Q. I move my bowels every three days and I wonder if this is normal?
A. Although the advertisements for commercial laxatives would have you think otherwise, there is a wide range of what is normal in terms of how frequently people move their bowels. For some people, moving their bowels once or twice a day is normal. Others move their bowels only once or twice a week. You should aim for elimination at least every third day; prolonged contact of waste matter with the colon increases your chances of colon cancer.
Constipation is usually temporary and caused by changes in lifestyle or diet: frequent travelers, for example, often experience constipation because of irregular schedules, unfamiliar surroundings and foods, and time pressure. Chronic constipation can have a number of causes; your doctor can recommend a whole series of tests to decide on what the problem actually is. Thyroid malfunction, colonic inflammation, or a tumor can all cause constipation.
Some patients have impaired colonic motility; others have a weakness or malfunction of the pelvic muscles that help evacuate stool from the body. The remedies are as varied as the causes; laxatives are usually only a temporary solution. But biofeedback, pelvic muscle retraining, and even surgery can all help.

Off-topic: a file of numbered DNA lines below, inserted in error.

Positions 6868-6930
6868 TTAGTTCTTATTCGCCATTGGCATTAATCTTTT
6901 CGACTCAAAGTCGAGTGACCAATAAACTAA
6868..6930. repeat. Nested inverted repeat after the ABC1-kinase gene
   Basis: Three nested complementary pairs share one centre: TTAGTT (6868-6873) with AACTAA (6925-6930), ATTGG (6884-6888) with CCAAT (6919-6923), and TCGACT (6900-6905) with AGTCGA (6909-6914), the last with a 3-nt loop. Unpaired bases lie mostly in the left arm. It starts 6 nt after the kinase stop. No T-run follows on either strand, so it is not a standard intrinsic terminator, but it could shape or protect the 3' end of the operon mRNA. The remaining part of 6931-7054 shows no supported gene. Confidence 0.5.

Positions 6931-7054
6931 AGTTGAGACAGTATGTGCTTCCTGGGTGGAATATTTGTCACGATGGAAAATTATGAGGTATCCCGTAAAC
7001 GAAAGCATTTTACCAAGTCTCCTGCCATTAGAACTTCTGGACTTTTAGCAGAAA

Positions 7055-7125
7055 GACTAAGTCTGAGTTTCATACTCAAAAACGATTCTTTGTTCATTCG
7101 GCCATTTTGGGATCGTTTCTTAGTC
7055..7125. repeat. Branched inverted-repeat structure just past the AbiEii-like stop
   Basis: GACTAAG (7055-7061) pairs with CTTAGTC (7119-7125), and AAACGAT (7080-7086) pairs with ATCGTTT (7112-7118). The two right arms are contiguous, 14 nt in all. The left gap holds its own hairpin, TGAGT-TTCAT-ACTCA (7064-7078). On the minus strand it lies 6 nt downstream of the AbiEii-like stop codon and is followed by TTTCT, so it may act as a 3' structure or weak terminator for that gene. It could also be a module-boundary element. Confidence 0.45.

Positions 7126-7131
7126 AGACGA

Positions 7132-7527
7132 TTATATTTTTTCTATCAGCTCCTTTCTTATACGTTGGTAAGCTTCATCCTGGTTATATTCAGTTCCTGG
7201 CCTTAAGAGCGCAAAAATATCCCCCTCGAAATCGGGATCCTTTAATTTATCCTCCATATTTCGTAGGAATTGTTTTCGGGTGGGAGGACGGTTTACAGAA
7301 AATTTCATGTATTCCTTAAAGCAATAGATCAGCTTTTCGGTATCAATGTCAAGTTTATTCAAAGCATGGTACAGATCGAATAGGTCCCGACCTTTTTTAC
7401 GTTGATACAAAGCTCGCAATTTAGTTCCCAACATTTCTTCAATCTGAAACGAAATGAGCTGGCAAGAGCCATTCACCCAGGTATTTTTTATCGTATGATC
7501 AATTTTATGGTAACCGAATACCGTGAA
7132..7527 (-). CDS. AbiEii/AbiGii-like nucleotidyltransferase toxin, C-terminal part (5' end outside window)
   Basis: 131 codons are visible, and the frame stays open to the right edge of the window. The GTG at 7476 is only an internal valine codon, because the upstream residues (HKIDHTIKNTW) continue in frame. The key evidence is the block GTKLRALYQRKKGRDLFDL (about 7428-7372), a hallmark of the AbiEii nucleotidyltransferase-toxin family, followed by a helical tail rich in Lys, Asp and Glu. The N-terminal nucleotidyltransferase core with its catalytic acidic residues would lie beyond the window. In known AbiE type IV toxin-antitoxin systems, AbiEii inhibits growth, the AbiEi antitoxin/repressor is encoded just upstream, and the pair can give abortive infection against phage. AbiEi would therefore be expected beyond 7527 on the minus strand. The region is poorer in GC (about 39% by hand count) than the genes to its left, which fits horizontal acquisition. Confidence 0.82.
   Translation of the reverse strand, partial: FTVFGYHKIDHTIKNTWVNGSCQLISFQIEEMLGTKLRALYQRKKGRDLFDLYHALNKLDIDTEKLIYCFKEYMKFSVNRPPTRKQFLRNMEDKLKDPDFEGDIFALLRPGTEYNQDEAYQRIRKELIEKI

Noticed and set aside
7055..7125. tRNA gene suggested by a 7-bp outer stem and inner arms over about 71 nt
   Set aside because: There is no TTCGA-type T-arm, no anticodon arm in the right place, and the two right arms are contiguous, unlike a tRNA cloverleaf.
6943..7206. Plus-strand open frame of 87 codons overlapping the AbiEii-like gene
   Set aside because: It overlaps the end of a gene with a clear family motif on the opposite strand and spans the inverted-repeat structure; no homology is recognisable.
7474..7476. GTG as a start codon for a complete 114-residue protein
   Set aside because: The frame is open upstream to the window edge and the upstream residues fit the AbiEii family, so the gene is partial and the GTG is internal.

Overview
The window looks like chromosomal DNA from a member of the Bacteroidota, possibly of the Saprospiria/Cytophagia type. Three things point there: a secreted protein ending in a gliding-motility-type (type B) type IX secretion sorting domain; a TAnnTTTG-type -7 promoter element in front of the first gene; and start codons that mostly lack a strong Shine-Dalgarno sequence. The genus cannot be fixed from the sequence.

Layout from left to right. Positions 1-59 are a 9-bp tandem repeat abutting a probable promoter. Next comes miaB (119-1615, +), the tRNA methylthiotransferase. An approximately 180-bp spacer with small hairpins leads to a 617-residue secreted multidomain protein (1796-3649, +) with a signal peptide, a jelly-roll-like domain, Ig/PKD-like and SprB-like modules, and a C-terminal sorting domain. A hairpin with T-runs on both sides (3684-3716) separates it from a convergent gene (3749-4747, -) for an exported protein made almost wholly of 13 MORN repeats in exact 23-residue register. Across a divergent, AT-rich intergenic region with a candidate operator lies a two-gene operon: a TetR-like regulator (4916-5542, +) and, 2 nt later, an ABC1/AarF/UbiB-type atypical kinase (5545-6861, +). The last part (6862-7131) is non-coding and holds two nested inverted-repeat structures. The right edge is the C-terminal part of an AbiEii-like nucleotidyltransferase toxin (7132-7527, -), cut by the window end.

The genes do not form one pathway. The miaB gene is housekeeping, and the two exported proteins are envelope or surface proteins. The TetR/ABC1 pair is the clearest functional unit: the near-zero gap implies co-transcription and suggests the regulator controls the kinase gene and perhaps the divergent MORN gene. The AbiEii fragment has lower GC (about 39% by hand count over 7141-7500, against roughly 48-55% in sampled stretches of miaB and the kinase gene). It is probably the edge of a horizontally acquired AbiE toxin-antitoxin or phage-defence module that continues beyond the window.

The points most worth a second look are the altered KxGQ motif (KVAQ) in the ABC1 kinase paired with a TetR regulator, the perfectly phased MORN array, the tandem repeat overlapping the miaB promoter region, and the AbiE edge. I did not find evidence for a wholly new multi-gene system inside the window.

Your bowel movements should not be difficult or painful. If you have discomfort when you defecate, if there is blood in your stool, or if you have chronic diarrhea, check with your doctor.
Dr. Marianne Legato, Professor Emerita of Clinical Medicine at Columbia University is an internationally known academic physician, author, lecturer, and specialist in gender-specific medicine. She is founding member of the International Society for Gender Medicine and also the founder and director of The Partnership for Gender-Specific Medicine at Columbia University and its next iteration, The Foundation for Gender-Specific Medicine. These enterprises are the first collaborations between academic medicine and the private sector focused solely on gender-specific medicine: the science of how normal human biology differs between men and women and of how the diagnosis and treatment of disease differs as a function of gender and sex. Her ground breaking textbook on Gender-and Sex Specific Medicine has been published in 2017 in the 3rd edition.
She has published extensively on Gender and Sex Specific Medicine, both scientifically and for the lay public. She is also the founding editor of the journal Gender Medicine, and the Journal Gender and Genome, published for the scientific community. In 1992, Dr. Legato won the American Heart Association’s Blakeslee Award for the best book written for the lay public on cardiovascular disease. She is a practicing internist in New York City and has been listed each year in New York Magazine’s “Best Doctors” since the feature’s inception in 1993.